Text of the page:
From the Nebraska Game and Parks Commission
Workers from Raptor Recovery Nebraska hold down a young peregrine falcon as blood is drawn. Officials from Raptor Recovery Nebraska and the Nebraska Game and Parks Commission banded and assessed the health of the four peregrine chicks that hatched this spring from a nest box high atop the state Capitol building in Lincoln. Photo courtesy Nebraska Game and Parks Commission.
-- Two male and two female peregrine falcon chicks from the nest box near the top of the Nebraska State Capitol building were banded and given a checkup June 2.
“The banding went very well and the chicks appear to be in very good shape,” said Joel Jorgensen, the Commission's nongame bird program manager. “They have everything they need to be successful.”
Tuesday's banding also marked the start of the Name the Chicks contest. Participants may either submit their suggestions for the four chicks beginning June 3 by visiting OutdoorNebraska.org or in person at the peregrine display near the first-floor information desk at the Capitol. Votes will be accepted through June 23, with the winner announced June 25. Each person may vote once.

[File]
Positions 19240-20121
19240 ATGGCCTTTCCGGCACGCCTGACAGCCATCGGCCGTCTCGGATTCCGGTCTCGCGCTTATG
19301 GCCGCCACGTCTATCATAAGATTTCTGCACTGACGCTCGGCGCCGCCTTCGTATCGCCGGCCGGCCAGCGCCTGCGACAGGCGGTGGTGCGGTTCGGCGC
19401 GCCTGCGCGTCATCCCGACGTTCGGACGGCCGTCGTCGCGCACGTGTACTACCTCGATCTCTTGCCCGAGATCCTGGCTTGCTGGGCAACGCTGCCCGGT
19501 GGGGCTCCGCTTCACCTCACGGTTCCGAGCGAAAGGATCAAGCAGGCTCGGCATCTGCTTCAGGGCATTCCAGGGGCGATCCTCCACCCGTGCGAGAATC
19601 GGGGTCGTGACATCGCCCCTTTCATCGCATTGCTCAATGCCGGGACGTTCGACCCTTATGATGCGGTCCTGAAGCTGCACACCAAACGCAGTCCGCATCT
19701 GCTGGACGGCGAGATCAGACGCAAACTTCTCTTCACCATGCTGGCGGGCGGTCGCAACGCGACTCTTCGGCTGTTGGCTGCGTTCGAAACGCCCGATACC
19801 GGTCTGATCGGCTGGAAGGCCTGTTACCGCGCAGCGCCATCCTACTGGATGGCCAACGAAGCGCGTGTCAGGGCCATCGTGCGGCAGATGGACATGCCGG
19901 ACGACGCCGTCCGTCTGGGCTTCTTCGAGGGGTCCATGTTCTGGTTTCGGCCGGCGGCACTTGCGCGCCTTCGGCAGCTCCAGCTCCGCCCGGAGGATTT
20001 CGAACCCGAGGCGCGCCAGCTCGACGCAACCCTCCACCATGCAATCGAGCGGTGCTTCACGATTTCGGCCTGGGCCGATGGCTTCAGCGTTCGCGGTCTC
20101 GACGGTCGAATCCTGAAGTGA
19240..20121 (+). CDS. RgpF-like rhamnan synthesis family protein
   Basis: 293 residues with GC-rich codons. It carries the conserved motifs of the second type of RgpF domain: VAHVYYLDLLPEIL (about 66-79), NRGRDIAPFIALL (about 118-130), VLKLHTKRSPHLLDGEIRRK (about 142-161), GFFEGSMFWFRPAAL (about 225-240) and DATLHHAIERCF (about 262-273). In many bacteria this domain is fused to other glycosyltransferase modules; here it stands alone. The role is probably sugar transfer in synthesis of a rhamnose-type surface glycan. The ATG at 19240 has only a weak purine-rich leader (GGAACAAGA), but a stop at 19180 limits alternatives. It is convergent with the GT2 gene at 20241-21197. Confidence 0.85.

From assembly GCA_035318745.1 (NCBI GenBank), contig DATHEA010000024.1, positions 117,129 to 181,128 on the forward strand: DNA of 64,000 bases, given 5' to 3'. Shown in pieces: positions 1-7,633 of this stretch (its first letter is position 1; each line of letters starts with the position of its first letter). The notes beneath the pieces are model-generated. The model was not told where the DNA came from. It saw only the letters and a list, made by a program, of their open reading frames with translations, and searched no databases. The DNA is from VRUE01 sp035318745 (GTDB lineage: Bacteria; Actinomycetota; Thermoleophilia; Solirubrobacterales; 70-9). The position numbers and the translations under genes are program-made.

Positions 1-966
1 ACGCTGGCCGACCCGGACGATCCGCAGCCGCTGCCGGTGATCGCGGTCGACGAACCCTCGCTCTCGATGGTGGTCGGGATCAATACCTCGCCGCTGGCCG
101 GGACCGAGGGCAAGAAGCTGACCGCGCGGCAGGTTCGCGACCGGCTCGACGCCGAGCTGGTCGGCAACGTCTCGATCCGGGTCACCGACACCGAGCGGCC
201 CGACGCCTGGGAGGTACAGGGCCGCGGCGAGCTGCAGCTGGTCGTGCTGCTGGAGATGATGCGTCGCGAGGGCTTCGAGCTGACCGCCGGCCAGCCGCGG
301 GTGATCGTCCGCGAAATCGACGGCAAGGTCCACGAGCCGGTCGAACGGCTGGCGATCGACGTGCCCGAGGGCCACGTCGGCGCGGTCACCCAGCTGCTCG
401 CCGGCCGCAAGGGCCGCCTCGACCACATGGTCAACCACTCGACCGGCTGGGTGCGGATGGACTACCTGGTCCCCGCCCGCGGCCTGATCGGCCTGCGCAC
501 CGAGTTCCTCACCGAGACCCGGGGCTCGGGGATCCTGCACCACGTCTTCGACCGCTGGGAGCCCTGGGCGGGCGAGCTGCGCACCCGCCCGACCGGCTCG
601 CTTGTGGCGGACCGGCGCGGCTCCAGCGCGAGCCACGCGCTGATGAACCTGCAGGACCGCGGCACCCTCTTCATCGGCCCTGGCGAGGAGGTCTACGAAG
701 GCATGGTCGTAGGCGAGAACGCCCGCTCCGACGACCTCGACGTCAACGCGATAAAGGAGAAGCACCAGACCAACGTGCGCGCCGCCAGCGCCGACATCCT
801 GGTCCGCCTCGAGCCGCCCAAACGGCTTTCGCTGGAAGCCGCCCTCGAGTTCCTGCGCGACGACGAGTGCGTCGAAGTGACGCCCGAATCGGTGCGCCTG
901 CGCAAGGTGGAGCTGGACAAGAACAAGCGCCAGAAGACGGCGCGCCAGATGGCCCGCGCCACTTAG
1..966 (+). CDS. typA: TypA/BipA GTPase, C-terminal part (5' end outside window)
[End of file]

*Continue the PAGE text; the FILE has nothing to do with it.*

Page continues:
Peregrine falcons almost disappeared from the lower 48 states following World War II because of eggshell thinning caused by the pesticide DDT. The falcon was listed as endangered under the Endangered Species Act in 1970. Recovery efforts, including the release of falcons at tall buildings in urban areas, were successful. By the late 1990s, peregrine falcon numbers recovered and the species was removed from the list of endangered species in 1999.
Falcon fans may continue to watch the chicks grow over the next few weeks, via streaming video, on the Commission's popular FalconCam at ngpc.state.ne.us/wildlife/webcam/peregrine/default.asp.
The banding was performed by Jorgensen and the Commission's Melissa Santiago, as well as Betsy Finch and Janet Stander of Raptor Recovery Nebraska.
Peregrine female A/*Y laid four eggs about the second week of April and, with the help of her mate, 19/K, hatched the eggs between May 12 and May 14. The same pair has been present at the Capitol since 2005.
The 20-day-old chicks hatched in the nest box located on the 18th floor. Biologists placed unique bands on both legs, took blood samples, checked for diseases and parasites before returning the youngsters to the nest box.
This is the fourth year that the peregrine pair successfully hatched eggs. In 2005, the pair successfully raised a chick that, through the “name the chick” contest, was named Pioneer. In 2006, three chicks fledged and were given the names Willa, Bess and Sterling after famous Nebraskans Willa Cather, Bess Streeter Aldrich and J. Sterling Morton. In 2007, four chicks fledged that were named Boreas, Notus, Eurus, and Zephyrus after the four wind gods from Greek mythology that are ascribed to the cardinal directions North, South, East, and West. Last year's nesting attempt failed.
Peregrine falcons were first observed at the State Capitol when a lone male was seen in August 1990.